Yesterday, May 26, 2015, Yank Moore, Jekyll Island Authority's wildlife coordinator, found a new Wilson Plover's nest with 2 hatchlings. I was invited to go along to watch these Wilson's Plover chicks get their color bands. Thanks to Elizabeth Hunter for banding them.
We now have 7 Wilson's Plover chicks with color band so far this years. These bands will help us to follow these special birds though the years.
Aren't they cute. Meet Blue/Green BLG and Blue/yellow or BLY hatched 5-26-2015
And here is a chick that was hatched Mother's Day
May 10, 2015 This one is Light Blue/Orange or LBLO
Here one chick ready to get back to its mom.
Wednesday, May 27, 2015
Friday, May 22, 2015
On Sunday May 17, Our Shorebird Workshop was out on the waters of the Altamaha River Delta to look for birds. Brooks Good had the perfect boat. It was a platoon boat. It was just like a floating dock. It made it perfect for looking at shorebirds. We did see them. Man, we did see them! It was so much fun. See!
At the end of one amazing stop we all let out a celebration whoop.
On the way back we stop by a grass island that was covered with all kinds of herons and ibis.
All in all it was wonderful morning.
Wednesday, May 20, 2015
Brad Winn who was then working with the Georgia Department of Natural Resources persuaded Lisa and Art Hurt to do this special Atlanta Audubon workshop in May. The Georgia Coast is one of those secret places where birds have a chance to rest on their migration routes. In May the shorebird time their migration to correspond with horseshoe crabs laying their eggs. Lisa called on Gene Keferl and me to help lead the group which is limited to 12 people.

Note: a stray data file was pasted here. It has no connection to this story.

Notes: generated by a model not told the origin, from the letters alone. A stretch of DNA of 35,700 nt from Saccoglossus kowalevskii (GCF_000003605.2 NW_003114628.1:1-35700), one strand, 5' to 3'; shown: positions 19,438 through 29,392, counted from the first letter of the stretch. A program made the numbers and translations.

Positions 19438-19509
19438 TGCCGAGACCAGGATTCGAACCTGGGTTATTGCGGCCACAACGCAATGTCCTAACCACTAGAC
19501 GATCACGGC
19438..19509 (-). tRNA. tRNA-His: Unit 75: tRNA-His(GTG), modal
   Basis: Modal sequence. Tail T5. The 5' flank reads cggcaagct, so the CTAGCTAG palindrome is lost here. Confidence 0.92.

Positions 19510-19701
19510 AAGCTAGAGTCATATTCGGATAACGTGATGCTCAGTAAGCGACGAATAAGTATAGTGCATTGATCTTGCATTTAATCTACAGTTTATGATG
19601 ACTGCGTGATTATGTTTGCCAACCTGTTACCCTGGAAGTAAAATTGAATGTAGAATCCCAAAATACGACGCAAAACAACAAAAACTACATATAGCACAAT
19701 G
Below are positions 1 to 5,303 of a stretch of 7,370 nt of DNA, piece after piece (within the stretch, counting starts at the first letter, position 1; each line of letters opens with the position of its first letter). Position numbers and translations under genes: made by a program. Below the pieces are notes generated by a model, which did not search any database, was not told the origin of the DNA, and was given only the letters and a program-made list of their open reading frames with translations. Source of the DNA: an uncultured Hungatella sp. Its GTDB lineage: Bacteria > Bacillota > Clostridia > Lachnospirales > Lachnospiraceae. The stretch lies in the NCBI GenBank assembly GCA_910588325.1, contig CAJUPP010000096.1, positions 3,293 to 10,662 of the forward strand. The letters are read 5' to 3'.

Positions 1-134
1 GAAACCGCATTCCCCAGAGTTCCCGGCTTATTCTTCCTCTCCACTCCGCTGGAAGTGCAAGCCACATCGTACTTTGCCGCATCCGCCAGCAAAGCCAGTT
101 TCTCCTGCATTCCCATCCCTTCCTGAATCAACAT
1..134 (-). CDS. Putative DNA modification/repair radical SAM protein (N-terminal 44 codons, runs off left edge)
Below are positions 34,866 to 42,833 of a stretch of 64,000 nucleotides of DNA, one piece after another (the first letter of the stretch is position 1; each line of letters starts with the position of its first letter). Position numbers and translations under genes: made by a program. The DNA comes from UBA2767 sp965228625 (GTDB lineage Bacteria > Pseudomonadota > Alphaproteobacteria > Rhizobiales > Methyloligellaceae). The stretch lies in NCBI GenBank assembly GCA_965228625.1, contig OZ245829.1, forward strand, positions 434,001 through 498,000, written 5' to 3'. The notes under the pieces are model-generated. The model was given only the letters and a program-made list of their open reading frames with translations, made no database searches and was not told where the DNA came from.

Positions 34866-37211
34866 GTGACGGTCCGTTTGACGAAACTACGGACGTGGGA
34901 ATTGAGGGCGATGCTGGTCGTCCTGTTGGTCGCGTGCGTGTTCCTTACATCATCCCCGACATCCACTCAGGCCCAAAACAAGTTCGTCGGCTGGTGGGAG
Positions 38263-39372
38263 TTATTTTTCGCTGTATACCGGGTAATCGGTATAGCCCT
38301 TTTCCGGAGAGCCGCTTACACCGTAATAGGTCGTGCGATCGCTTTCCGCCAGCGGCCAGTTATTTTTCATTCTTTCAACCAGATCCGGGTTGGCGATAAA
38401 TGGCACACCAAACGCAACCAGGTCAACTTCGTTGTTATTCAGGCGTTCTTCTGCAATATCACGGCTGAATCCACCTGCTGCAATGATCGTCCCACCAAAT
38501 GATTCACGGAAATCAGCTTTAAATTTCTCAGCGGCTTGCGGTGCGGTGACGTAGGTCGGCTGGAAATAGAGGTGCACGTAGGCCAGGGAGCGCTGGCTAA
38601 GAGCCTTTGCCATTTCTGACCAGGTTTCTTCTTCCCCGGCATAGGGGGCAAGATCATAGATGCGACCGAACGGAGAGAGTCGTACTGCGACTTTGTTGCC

This year’s workshop was time just right for the moon phase, tides and bird. Saturday, we met and carpooled down to the south end of Jekyll. We hit it just right! The tide was going out and the birds were dividing into the fest.
I invited my friend Georgia Graves to come along. I met Georgia years ago when I starting leading groups for Coastal Encounter Nature Center. She is a wonderful engaging teacher who helps to show the connection between our coast and the birds. Here she is showing why the shorebirds are on the beach.
She uses a sieve to dig up the anthropoids that arethe favorite food of the Sanderlings and Dunlins. She also found a dead horseshoe crab loaded with eggs. These eggs are protein and fat packed perfect for shorebirds that are going to fly to the arctic.
Here are a few birds feasting on those eggs..
Of course, the reason I take the group here is to see the Wilson’s Plovers with their chicks. They did not disappoint us we saw all 5 chicks! Here is one picture by Larry Gridley.